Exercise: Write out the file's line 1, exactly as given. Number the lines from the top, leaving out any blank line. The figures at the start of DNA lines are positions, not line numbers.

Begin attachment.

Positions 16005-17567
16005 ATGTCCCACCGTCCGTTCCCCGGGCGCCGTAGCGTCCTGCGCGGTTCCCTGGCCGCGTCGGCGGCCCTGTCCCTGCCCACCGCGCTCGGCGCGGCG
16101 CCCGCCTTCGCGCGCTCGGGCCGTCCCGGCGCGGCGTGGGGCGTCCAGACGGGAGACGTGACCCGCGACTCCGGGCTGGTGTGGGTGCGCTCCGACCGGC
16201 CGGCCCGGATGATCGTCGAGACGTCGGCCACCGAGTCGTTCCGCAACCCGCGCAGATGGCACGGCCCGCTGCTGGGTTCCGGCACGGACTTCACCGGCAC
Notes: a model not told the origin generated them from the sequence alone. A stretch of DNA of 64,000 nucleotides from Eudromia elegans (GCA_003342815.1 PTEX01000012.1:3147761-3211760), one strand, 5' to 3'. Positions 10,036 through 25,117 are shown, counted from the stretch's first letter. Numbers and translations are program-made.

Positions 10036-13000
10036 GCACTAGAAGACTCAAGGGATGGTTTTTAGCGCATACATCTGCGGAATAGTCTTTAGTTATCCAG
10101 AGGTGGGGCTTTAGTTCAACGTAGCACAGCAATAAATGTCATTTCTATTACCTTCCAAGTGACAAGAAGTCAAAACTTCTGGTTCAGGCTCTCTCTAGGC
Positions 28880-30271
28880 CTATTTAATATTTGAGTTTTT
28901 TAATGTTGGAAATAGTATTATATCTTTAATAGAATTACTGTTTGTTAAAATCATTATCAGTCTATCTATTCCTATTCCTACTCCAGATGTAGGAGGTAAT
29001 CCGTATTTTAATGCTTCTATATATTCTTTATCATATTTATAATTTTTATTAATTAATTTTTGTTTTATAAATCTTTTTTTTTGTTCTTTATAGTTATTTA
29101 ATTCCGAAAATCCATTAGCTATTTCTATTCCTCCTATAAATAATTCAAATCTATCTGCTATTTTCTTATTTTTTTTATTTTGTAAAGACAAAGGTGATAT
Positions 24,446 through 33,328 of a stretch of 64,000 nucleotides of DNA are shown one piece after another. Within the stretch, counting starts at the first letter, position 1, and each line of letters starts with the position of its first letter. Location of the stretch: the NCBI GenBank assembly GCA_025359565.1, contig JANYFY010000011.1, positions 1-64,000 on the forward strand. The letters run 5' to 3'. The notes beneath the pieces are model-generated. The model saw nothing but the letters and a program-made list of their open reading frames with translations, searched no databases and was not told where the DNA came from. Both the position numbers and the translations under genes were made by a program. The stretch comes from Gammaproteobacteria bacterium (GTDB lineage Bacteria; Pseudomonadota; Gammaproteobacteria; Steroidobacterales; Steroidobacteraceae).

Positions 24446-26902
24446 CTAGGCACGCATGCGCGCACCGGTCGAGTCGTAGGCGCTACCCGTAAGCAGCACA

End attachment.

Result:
Positions 16005-17567